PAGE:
Bringing Words to Life: Robust Vocabulary Instruction

Bringing Words to Life: Robust Vocabulary Instruction

Bringing Words to Life: Robust Vocabulary Instruction

Bringing Words to Life: Robust Vocabulary Instruction


Exciting and engaging vocabulary instruction can set students on the path to a lifelong fascination with words. This book provides a research-based framework and practical strategies for vocabulary development with children from the earliest grades through high school. The authors emphasize instruction that offers rich information about words and their uses and enhances students' language comprehension and production. Teachers are guided in selecting words for instruction; developing student-friendly explanations of new words; creating meaningful learning activities; and getting students involved in thinking about, using, and noticing new words both within and outside the classroom. Many concrete examples, sample classroom dialogues, and exercises for teachers bring the material to life. Helpful appendices include suggestions for trade books that help children enlarge their vocabulary and/or have fun with different aspects of words.


For each of us authors, our attachment to words is an important driving force in the work represented in this book. Our own engagement with language spurred us to set goals for students that included depth of understanding, facility of use, and eagerness for word opportunities. So we thought it fitting to begin this book by each sharing a chapter from our own [verbal biographies]—our personal history as word learners. The narratives below reveal something about how vocabulary captured our attention and became important in our lives.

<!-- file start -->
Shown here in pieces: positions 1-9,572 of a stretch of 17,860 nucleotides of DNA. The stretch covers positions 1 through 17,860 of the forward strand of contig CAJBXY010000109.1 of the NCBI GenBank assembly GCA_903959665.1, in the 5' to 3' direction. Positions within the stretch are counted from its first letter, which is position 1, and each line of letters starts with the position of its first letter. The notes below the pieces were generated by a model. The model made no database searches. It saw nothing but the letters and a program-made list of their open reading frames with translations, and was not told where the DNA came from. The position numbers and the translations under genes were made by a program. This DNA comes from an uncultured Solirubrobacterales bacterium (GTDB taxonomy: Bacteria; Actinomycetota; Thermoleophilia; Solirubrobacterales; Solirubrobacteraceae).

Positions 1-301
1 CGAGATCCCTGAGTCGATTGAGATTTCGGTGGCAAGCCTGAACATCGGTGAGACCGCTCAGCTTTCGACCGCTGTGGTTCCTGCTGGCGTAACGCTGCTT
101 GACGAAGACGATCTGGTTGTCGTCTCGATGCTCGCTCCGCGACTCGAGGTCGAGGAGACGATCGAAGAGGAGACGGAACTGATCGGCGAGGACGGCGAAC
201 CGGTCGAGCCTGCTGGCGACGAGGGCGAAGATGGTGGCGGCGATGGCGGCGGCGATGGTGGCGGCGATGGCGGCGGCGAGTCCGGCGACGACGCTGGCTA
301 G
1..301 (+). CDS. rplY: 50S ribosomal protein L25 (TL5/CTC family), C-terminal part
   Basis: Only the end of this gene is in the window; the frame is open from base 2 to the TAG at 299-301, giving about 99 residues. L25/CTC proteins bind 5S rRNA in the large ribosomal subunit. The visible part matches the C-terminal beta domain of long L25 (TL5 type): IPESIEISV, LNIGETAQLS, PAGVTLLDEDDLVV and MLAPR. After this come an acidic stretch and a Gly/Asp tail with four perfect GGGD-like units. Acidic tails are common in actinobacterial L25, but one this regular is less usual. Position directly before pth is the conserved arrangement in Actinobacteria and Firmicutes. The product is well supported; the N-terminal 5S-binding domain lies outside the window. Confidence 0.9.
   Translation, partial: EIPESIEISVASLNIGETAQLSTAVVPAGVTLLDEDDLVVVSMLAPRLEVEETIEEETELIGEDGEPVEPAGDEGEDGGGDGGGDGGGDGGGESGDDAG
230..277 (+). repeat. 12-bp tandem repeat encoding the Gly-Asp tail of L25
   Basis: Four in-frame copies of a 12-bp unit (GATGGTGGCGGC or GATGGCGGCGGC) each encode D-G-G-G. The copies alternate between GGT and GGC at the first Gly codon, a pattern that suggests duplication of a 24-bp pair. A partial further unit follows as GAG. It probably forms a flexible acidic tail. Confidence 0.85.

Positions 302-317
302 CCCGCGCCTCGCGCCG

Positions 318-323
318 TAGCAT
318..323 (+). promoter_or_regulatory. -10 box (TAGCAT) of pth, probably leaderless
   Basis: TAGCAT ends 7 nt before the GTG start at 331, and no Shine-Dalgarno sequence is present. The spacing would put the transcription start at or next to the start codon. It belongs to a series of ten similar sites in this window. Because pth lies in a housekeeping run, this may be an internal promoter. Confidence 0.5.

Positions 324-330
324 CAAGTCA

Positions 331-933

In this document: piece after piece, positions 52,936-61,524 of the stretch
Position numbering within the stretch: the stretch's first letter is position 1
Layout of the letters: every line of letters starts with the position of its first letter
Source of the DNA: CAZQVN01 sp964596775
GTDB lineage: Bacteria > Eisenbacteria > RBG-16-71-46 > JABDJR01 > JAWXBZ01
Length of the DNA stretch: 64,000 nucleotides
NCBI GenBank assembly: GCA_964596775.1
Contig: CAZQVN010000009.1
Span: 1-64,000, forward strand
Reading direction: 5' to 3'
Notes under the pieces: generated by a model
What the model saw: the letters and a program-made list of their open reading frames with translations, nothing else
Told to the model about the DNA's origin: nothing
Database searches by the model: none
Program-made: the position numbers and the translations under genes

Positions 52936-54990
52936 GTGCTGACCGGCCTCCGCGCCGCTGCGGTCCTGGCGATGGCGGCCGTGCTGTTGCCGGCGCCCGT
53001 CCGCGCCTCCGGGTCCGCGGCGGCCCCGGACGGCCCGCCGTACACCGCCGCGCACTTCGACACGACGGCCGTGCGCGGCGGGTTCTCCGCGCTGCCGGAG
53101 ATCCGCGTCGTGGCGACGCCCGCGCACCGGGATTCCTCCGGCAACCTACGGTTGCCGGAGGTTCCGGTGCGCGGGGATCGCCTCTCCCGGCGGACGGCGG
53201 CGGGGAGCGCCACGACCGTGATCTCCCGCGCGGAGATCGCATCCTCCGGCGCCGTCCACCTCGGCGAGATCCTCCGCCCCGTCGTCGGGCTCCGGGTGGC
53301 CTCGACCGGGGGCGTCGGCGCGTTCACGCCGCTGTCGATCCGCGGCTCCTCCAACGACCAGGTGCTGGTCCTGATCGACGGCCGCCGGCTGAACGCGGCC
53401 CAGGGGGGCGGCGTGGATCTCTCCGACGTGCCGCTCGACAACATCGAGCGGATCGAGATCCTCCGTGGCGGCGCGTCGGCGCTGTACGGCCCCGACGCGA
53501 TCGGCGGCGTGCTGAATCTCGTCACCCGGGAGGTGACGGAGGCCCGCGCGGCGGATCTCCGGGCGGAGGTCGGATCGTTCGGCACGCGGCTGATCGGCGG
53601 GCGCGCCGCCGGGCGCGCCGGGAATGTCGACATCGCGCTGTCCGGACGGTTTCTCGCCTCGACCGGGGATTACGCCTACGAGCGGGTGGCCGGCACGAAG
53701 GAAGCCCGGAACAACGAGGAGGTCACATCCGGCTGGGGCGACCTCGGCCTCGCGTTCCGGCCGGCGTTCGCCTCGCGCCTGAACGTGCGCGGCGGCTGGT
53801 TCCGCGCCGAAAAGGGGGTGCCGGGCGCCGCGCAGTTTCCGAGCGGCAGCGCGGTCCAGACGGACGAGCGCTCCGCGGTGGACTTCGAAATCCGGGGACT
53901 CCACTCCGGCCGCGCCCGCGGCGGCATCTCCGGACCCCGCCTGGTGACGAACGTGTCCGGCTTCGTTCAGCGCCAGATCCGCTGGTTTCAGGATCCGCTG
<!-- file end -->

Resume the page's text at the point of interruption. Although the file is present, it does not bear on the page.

Isabel L. Beck

I remember learning the word earnest: it was in the fourth grade, and a character had been described as earnest. Miss Cohney, my teacher, talked about what it meant to be earnest and called on us to think of people we knew who were earnest and what they did that made them earnest. Clearly, earnest was a [good] word and the seed to my owning it took root. It impressed me deeply to think about earnest behavior and earnest people. I wanted to be earnest myself.

At about the time I learned about earnest, I began to notice that other people were catching on to it, too. I started noticing the word in newspapers and even overheard it in a conversation. It was amazing to me that I was somehow part of a group of people across the country who had simultaneously discovered the word earnest! That experience was an important milestone in my fascination with . . .

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